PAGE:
Words: Louise Miller
Photos: Monica Tindall
One of the first images that pops into my mind when I think of China, is the hustle and bustle of street vendors industriously grilling, frying, stirring and shouting about their tantalisingly delicious fare. This image is of course coupled with aromas galore: from smokey scents to deep-fried fatty fragrances, the scene is an exquisite assault on all senses
Yunnan street food fits this description perfectly and no trip to the province would be complete without tucking into its authentic roadside cuisine. Along with the excitement and newness of many of its dishes is the potential to overwhelm so, since we travelled around with local guides who kindly steered us in some delicious and safe directions, we are more than happy to share some of our highlights…
Shao Er Kwai – Yunnan Street Food Carb Overload
Roughly translated as ‘sticky rice pancake,’ this is a super filling carb overload – naughty but very nice! The pancakes are heated on a hot plate and filled with a fried dough stick, local goats cheese, a hot dog and the sauces of your choice. Mon and I opt for a meat-free version, I go for spicy and Mon for sweet. The pancakes are rolled up to make a wrap and popped into paper pockets for easy holding and we tuck in. Yum!
Ji Dou Liang/ Re Feng – Yunnan Street Food Dessert
Ok, so the translation really doesn’t represent the deliciousness of this snack so don’t be put off by the sound of ‘Chicken Bean Cold/Hot Jelly’. We stopped in the place most famous for the dish, Stone Drum Village (between Leaping Tiger Gorge and Lijiang) to have a taste. The cold version sees the jelly cut into thick noodle shaped strands whereas the hot version is in bigger chunks and fried. They are both topped with a dousing of vinegar and soy sauce before a sprinkle of fresh coriander, ground peanuts, carrot and turnip shreds, sesame seeds and a chilli paste. The result is fragrant, tangy and spicy – I loved both the hot and cold varieties.
Mei Gui Bing (Rose Cake) – Yunnan Street Food for the Sweettooth
After having spent the morning feasting our eyes on the blooms in the world’s second largest flower market, it seemed fitting that our stomachs should follow suit. Rose cake can be found all over Yunnan with many shops selling only this. The light and flaky pastry cakes stuffed with an aromatic minced rose petal paste make a very tasty sweet treat.
Mi Xian (Rice Noodles) – A Yunnan Must-Eat
Eaten mainly as a breakfast dish, boiled rice noodles provide all the energy you might need to power through a day of sightseeing. Chicken or Beef soup is poured on to the noodles with if you so choose, some leafy veg and enoki mushrooms. What I love about this dish is that you can personalise it with an array of ingredients and condiments: there’s a choice of herbs, pickles, pastes and spices galore to add further flavour layers to the dish. Mine will always be spicy! I can’t get enough of the minced pork in chilli oil that gives a kung-fu kick to the soup and tinges it a vibrant orangey red.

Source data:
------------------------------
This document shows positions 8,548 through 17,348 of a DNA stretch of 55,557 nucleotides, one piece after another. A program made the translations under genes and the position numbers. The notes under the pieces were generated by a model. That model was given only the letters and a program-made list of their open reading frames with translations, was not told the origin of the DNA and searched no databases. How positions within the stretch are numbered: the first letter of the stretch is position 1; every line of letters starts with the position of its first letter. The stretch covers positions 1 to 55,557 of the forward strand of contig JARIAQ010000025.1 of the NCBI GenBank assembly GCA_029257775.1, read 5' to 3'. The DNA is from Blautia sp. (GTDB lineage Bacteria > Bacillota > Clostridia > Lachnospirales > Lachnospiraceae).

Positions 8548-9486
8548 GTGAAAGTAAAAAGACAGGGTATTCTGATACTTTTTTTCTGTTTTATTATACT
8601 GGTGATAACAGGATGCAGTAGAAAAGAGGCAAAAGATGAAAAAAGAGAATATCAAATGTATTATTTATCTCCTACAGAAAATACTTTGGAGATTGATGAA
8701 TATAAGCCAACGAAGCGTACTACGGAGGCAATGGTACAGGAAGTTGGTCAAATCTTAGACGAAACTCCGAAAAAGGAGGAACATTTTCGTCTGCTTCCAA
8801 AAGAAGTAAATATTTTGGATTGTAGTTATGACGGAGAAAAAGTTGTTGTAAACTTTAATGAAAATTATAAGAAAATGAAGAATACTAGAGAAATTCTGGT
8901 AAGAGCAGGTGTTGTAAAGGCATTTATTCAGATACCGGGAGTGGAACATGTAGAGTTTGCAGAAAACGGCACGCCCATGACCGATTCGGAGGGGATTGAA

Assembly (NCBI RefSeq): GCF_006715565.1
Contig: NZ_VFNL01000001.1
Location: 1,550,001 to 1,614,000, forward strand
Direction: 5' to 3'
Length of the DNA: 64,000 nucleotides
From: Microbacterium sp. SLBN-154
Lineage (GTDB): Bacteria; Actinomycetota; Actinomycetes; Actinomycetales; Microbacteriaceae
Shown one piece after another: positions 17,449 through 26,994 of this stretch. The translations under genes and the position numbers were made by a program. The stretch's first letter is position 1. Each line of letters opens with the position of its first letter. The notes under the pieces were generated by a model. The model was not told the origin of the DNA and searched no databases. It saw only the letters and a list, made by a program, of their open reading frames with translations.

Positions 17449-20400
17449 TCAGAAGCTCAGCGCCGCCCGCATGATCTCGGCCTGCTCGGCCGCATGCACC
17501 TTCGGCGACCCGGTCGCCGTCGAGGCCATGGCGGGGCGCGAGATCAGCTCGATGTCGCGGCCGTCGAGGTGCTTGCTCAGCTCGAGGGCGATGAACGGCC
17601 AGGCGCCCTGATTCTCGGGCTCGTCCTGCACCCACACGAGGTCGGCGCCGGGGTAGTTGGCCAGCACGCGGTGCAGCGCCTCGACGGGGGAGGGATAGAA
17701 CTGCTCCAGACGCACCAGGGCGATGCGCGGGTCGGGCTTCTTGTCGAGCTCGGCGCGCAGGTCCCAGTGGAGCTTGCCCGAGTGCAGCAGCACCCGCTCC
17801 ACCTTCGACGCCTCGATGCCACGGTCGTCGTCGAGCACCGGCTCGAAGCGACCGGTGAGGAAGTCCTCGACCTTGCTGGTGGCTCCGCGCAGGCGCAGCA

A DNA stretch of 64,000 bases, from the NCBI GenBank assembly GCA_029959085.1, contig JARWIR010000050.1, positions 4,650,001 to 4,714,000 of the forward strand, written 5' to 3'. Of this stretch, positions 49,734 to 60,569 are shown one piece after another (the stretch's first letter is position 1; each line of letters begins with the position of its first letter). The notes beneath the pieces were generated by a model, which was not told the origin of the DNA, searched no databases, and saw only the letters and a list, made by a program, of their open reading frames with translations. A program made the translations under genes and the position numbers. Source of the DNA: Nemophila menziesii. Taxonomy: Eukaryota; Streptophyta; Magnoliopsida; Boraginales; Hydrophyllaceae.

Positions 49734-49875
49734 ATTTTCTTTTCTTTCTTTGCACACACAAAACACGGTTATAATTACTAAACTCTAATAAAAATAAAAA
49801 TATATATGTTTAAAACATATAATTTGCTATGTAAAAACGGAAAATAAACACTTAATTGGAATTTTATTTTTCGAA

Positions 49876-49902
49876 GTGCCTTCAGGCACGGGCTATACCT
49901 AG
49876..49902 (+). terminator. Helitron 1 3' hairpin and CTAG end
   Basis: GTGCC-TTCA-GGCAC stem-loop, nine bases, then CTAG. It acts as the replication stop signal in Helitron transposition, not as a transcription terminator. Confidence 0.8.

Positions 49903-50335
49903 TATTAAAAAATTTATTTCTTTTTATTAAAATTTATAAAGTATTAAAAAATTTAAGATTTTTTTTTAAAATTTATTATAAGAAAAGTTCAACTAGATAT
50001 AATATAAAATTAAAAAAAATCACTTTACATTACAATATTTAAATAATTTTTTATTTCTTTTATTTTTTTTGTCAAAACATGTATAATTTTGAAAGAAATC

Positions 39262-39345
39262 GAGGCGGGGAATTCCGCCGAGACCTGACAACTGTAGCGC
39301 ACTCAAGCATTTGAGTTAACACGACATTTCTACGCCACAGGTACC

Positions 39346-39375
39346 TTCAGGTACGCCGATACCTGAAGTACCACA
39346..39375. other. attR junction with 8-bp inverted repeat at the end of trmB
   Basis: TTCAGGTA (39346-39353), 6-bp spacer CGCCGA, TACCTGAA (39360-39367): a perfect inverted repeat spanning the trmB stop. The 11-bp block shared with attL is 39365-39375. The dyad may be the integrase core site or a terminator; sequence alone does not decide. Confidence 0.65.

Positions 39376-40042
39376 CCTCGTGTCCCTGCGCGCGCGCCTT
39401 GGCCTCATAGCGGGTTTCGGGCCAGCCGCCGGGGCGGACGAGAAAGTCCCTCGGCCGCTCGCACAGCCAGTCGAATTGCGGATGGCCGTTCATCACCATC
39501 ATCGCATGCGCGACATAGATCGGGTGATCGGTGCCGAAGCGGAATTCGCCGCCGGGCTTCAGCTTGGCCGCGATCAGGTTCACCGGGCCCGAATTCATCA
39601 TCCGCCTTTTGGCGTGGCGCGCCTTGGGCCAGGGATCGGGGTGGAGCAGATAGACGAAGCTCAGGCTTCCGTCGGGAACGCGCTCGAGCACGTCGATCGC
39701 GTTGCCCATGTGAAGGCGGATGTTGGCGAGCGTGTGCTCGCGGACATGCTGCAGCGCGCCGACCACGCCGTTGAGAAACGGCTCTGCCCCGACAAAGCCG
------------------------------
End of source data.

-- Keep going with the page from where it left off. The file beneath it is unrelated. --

Yak Milk Cheese Balls – Yunnan Street Food
Yak products are big in Yunnan from the meat itself to a whole host of yak milk products. The cheese balls were our favourites. We tried both fresh, sweet cheese balls with soft barley flower cookies and a fried savoury variation. Both were very tasty indeed. We loved the creamy textures and sour yoghurt flavour of both versions. These are not to be missed!
Yak Butter Tea
Drinking yak butter tea is a quotidian affair in Tibet. Since the main ingredient is indeed yak butter, it’s particularly high in calories and therefore believed to be an excellent source of energy to fuel up in the harsh winters, prevent chapped lips and acclimatize to high altitudes. It’s made by combining boiling tea leaves with butter and salt in a special churn, and mixing vigorously before serving. I have never had anything remotely like this before and although I don’t dislike it at all, I would say that it’s an acquired taste. The buttery richness is deeply satisfying but a few sips are probably enough for me. The tradition and uniqueness of this speciality, however, certainly make it a ‘must try’ for visitors.
Deep-fried Insects of Yunnan
Many kinds of insects make popular crunchy snacks in Yunnan. High in protein and fibre and low in fat, not only are they nutritious but they are far tastier than you might imagine. We tried bamboo worms, locusts or grasshoppers and dragonflies all of which were salty, tasty and surprisingly moreish!
Baba is a Yunnan staple that translates as both pastry and flatbread. Made with potato, glutinous rice flour, buckwheat flour or barley flour, you see these piled high in every street food market. They are a perfect side to accompany a main dish and mop up some sauce or a great little snack on their own. We recommend trying a few to get a sense of the range of textures and flavours.
Yunnan Street Food – Barbecue
Smoking hawker stalls offering a multitude of both meat and veggie grilled skewers epitomises my perception of Chinese street food. Here in Kunming, popular carnivorous choices are beef, chicken feet, wings and skin, pigs’ ear, trotter or tail. Plentiful herbivorous choices include beancurd cubes, potato, scallions, leeks and of course, mushrooms.
Top Tip for Street Food Yunnan
Our advice before taking the street food plunge is to seek recommendations from hotel staff. They will know which stalls have the best reputations for both deliciousness and hygiene.
Find more tips for gourmet travel throughout Yunnan here.